An analytically tractable model for competitive speciation

Pleuni S. Pennings, Michael Kopp, Géza Meszéna, Ulf Dieckmann, Joachim Hermisson

Research output: Contribution to journalArticle

63 Citations (Scopus)


Several recent models have shown that frequency-dependent disruptive selection created by intraspecific competition can lead to the evolution of assortative mating and, thus, to competitive sympatric speciation. However, since most of these results rely on limited numerical analyses, their generality has been debated. Here,we consider one of the standard models (the so-called Roughgarden model) with a simplified genetics where the selected trait is determined by a single diallelic locus. This model is sufficiently complex to maintain key properties of the general multilocus case but simple enough to allow for comprehensive analytical treatment by means of invasion fitness arguments. Depending on (1) the strength and (2) the shape of stabilizing selection, (3) the strength and (4) the shape of pairwise competition, (5) the shape of the mating function, and (6) whether assortative mating leads to sexual selection, we find five different evolutionary regimes. In one of these regimes, complete reproductive isolation can evolve through arbitrarily small steps in the strength of assortative mating. Our approach provides a mechanistic understanding of several phenomena that have been found in previous models. The results demonstrate how even in a simple model, the evolutionary outcome depends in a complex way on ecological and genetic parameters.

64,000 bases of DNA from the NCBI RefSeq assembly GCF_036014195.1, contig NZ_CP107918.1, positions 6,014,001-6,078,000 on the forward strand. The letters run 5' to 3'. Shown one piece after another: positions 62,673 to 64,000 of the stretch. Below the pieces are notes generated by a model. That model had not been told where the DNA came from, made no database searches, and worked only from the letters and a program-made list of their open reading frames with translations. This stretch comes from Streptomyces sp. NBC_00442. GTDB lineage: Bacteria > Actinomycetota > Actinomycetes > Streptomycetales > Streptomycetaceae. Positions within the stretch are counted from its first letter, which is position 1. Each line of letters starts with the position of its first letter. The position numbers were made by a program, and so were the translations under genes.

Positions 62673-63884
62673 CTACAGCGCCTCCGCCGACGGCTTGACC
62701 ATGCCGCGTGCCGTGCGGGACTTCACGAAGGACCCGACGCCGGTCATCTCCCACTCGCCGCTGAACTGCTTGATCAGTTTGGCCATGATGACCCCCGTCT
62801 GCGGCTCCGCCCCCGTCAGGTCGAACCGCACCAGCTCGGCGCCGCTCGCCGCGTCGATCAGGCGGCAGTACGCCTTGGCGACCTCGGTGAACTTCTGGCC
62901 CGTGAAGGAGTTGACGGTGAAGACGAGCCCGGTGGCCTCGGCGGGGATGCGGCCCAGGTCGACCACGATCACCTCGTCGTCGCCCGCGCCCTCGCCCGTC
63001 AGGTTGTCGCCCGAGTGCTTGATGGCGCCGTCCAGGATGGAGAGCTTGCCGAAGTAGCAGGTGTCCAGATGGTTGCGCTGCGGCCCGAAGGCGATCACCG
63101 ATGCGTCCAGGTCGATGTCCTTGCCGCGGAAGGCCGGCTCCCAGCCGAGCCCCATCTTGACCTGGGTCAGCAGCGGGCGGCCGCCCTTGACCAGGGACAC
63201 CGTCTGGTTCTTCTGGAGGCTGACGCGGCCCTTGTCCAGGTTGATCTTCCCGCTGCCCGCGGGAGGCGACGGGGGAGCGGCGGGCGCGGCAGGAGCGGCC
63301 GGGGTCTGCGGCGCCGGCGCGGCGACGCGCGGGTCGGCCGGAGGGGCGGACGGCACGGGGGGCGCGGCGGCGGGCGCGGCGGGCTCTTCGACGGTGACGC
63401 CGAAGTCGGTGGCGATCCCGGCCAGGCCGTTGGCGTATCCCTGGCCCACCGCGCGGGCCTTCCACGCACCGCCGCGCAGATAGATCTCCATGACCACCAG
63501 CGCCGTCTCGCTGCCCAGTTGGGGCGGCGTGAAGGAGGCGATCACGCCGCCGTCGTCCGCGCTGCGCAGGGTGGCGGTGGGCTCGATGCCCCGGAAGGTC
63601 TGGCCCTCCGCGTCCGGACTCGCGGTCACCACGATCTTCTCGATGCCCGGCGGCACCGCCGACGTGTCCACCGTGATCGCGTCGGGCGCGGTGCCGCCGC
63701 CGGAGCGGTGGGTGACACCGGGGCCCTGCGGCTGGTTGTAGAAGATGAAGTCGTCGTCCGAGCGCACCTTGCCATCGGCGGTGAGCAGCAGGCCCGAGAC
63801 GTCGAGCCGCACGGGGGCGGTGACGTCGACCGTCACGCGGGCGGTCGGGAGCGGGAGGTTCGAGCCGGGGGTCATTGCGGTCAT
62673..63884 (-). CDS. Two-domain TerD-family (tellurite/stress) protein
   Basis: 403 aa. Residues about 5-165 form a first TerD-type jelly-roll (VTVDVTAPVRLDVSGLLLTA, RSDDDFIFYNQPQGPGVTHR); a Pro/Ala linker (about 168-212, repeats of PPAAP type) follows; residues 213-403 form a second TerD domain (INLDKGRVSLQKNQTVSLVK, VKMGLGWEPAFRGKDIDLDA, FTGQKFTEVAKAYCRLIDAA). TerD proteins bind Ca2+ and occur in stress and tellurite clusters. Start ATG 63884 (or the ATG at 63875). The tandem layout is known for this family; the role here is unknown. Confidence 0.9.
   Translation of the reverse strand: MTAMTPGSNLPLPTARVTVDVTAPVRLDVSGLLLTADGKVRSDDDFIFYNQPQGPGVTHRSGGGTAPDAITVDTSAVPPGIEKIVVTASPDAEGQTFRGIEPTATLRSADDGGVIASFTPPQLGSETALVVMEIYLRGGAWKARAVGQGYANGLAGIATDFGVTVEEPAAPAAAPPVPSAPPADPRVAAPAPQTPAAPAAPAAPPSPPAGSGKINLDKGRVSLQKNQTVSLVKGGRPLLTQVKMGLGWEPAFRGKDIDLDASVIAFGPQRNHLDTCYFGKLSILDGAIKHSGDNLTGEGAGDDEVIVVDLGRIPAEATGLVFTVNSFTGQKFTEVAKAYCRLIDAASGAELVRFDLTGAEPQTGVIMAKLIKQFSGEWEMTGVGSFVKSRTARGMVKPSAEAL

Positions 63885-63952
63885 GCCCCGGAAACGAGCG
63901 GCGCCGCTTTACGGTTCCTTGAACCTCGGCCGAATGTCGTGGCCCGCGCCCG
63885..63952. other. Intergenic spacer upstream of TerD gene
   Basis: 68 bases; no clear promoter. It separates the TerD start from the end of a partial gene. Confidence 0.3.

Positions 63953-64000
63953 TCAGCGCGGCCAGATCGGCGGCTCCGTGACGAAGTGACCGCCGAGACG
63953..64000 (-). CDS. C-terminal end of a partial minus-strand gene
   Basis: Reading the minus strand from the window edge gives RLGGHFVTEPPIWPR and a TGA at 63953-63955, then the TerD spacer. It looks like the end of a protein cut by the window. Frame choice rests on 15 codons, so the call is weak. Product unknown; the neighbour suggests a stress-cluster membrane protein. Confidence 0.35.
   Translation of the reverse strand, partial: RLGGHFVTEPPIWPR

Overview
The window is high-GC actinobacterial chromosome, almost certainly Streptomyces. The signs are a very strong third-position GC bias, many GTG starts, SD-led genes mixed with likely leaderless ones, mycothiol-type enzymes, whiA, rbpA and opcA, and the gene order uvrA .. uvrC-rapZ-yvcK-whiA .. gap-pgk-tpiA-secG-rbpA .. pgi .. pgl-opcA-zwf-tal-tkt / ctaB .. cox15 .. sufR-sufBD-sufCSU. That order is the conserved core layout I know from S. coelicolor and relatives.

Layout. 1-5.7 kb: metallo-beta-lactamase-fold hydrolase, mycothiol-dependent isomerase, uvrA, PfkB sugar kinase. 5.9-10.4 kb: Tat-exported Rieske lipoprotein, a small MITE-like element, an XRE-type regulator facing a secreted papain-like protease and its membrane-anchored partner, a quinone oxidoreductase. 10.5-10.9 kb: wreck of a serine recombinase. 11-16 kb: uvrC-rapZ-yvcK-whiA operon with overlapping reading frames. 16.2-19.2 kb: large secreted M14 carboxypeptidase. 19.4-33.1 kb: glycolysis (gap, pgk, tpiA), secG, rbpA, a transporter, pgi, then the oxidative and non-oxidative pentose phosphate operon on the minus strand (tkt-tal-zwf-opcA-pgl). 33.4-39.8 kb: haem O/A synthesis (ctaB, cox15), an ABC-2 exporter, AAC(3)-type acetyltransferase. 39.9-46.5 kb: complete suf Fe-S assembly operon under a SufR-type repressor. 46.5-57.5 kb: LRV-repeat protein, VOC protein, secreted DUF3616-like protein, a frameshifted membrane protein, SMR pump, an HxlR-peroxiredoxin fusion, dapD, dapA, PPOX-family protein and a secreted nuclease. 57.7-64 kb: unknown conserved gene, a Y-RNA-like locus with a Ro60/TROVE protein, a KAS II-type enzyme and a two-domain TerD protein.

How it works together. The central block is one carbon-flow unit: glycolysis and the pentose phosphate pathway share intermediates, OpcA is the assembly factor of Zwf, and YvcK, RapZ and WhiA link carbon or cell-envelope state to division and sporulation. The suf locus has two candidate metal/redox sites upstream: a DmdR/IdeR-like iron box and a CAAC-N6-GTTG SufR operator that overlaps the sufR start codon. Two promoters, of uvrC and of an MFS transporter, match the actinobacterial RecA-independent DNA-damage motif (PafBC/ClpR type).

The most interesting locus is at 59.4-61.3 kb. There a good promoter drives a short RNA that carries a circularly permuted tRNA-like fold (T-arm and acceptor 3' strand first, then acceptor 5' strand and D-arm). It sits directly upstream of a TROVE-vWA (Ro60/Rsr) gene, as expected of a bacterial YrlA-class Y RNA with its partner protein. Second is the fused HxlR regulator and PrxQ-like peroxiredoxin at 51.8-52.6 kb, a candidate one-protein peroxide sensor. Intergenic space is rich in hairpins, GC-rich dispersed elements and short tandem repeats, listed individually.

Original languageEnglish
Pages (from-to)E44-E71
JournalAmerican Naturalist
Issue number1
Publication statusPublished - Jan 1 2008


  • Assortative mating
  • Frequency-dependent selection
  • Invasion fitness
  • Population-genetic model
  • Sexual selection
  • Sympatric speciation

ASJC Scopus subject areas

  • Ecology, Evolution, Behavior and Systematics

Fingerprint Dive into the research topics of 'An analytically tractable model for competitive speciation'. Together they form a unique fingerprint.

  • Cite this

    Pennings, P. S., Kopp, M., Meszéna, G., Dieckmann, U., & Hermisson, J. (2008). An analytically tractable model for competitive speciation. American Naturalist, 171(1), E44-E71.